DIGICAST OBJECT PHOTOGRAMMETRY PIPELINE
Here we will look at the steps involved in taking a small object, in this example a toy dinosaur, through a photogrammetry pipline to produce an animated 3D asset.
STEP 1: PHOTOGRAPHY
The object is placed on a turntable and photographed from multiple angles with non-directional diffuse lighting. A tripod-mounted DSLR is used, with the smallest possible aperture, long exposure, remote shutter release and a circular polariser.
STEP 2: MESH GENERATION
Photogrammetry software such as RealityCapture, Metashape or Zephyr is used to generate a complex 3D mesh from the photographic sequence.
STEP 3: MESH CLEAN UP
The scan mesh is then cleaned up in ZBrush to remove unwanted elements such as the turntable plate, and to smooth any ‘noisy’ or badly reconstructed areas.
The cleaned-up scan mesh is very dense and lacks a coherent UV map.
STEP 4: RETOPOLOGY
A symmetrical version of the scan mesh is created in ZBrush to provide a starting point for manually retopologising the model in Maya.
Once the retopologised mesh is complete, a coherent and artist-friendly UV layout can be created.
STEP 5: TEXTURE REPROJECTION
The retopologised mesh is imported into Wrap and used as a base mesh to ‘wrap’ around the scan mesh.
The retopologised base mesh now occupies the same 3D space as the scan mesh. This allows the photographic texture information from the camera views to be reprojected onto the mesh. A new texture map is created that uses the UV layout of the base mesh.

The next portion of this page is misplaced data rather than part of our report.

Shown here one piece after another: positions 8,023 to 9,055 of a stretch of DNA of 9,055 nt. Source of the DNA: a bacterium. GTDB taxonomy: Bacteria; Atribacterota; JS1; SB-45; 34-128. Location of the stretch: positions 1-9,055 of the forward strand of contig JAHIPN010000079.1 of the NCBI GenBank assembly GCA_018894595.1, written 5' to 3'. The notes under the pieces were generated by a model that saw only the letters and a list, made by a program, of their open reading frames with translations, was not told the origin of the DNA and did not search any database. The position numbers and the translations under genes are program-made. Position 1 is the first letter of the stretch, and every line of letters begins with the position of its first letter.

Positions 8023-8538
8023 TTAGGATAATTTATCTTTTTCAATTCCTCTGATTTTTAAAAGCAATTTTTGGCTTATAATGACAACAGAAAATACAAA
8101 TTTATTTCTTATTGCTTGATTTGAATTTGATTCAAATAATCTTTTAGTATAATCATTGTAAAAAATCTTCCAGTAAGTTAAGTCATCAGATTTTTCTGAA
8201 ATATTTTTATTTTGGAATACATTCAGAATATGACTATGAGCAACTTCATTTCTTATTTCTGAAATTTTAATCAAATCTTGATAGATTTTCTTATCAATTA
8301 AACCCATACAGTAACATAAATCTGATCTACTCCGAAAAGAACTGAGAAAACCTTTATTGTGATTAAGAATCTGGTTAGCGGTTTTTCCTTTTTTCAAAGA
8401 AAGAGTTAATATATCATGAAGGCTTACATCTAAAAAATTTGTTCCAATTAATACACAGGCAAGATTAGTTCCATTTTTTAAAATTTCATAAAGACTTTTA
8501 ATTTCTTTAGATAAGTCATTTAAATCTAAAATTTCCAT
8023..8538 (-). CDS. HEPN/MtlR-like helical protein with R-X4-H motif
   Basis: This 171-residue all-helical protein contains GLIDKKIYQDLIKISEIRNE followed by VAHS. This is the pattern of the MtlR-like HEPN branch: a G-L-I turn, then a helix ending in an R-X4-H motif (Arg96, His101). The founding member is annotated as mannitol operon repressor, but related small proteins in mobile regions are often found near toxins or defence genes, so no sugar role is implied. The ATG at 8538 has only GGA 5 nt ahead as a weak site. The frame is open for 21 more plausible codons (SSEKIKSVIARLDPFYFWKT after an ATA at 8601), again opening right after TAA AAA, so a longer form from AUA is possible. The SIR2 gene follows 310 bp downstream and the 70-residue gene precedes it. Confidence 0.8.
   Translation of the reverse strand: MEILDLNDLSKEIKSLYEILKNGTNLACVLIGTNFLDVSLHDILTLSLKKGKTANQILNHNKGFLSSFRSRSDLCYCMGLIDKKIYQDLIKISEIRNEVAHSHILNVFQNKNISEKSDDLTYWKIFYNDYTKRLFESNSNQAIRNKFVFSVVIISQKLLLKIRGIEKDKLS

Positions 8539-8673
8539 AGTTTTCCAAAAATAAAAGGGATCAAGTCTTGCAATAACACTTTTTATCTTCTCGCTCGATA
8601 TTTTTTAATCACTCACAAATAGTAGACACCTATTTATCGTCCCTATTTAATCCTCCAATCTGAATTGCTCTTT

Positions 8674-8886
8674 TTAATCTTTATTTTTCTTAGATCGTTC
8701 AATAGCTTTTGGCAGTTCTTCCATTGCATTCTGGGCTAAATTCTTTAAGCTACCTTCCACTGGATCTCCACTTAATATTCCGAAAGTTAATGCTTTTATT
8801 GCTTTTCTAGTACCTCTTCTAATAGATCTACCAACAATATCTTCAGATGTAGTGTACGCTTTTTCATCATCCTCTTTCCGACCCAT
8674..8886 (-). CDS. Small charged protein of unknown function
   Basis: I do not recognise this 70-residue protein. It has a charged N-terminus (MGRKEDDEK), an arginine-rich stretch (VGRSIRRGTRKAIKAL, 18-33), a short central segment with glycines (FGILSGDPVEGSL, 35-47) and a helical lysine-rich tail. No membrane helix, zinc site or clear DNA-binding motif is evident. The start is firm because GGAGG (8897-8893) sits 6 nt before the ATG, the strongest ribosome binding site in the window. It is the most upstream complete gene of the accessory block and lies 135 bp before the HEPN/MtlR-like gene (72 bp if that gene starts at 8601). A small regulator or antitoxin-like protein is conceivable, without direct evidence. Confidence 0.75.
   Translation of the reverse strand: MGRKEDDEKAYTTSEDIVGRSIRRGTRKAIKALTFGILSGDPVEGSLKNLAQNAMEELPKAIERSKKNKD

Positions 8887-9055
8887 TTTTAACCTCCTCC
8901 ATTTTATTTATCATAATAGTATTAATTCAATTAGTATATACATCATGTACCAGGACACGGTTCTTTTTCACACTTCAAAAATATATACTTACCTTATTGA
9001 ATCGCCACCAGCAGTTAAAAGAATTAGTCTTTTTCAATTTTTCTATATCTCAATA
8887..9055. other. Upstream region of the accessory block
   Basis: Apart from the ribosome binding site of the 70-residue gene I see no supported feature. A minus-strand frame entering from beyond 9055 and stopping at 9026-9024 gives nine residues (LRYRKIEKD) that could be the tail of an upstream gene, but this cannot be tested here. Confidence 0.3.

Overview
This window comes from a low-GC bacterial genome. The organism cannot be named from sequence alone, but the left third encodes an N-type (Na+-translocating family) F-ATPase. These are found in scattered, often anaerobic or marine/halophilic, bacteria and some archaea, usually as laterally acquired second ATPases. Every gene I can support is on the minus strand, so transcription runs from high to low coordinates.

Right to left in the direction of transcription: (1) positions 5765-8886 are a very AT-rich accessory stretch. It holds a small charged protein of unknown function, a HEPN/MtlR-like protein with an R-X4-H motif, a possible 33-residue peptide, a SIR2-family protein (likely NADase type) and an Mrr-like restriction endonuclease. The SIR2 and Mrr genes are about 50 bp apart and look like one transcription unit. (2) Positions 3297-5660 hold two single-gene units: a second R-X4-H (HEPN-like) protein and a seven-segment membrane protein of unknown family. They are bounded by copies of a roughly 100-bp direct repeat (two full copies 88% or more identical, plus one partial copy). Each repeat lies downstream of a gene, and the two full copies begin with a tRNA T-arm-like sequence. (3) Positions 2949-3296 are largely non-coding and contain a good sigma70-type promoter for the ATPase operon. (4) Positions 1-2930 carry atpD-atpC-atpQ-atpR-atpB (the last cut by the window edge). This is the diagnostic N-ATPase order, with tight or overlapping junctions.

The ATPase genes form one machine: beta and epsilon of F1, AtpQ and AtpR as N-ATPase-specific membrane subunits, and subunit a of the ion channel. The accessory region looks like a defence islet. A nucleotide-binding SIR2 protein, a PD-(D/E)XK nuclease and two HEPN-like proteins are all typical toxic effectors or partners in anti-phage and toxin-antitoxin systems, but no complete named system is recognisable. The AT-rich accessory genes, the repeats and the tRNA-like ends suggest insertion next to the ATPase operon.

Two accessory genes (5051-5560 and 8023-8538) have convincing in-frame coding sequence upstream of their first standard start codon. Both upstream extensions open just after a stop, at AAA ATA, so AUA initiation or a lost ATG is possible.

STEP 6: DIFFUSE AND NORMAL MAPS
The reprojected texture map is then applied to the retopologised mesh and a normal map or a displacement map can be generated either from the texture map in software such as Friendly Shade Normalizer or via projection in ZBrush.
The coherent UV layout means that any texture flaws can be fixed in Photoshop.
STEP 7: FINALISE MODEL
Before moving onto rigging and animation, any geometry that was excluded during the clean up step can added back in. For this example the teeth required a lot of cleaning up and would have been complicated to re-project onto. So it was easier to remove them and create separate new geometry in maya.
Now the model is finished and can be used as is or rigged for animation.
In summary, this process takes a physical object such as a toy or model and produces a close digital replica that can be animated and used as a project asset.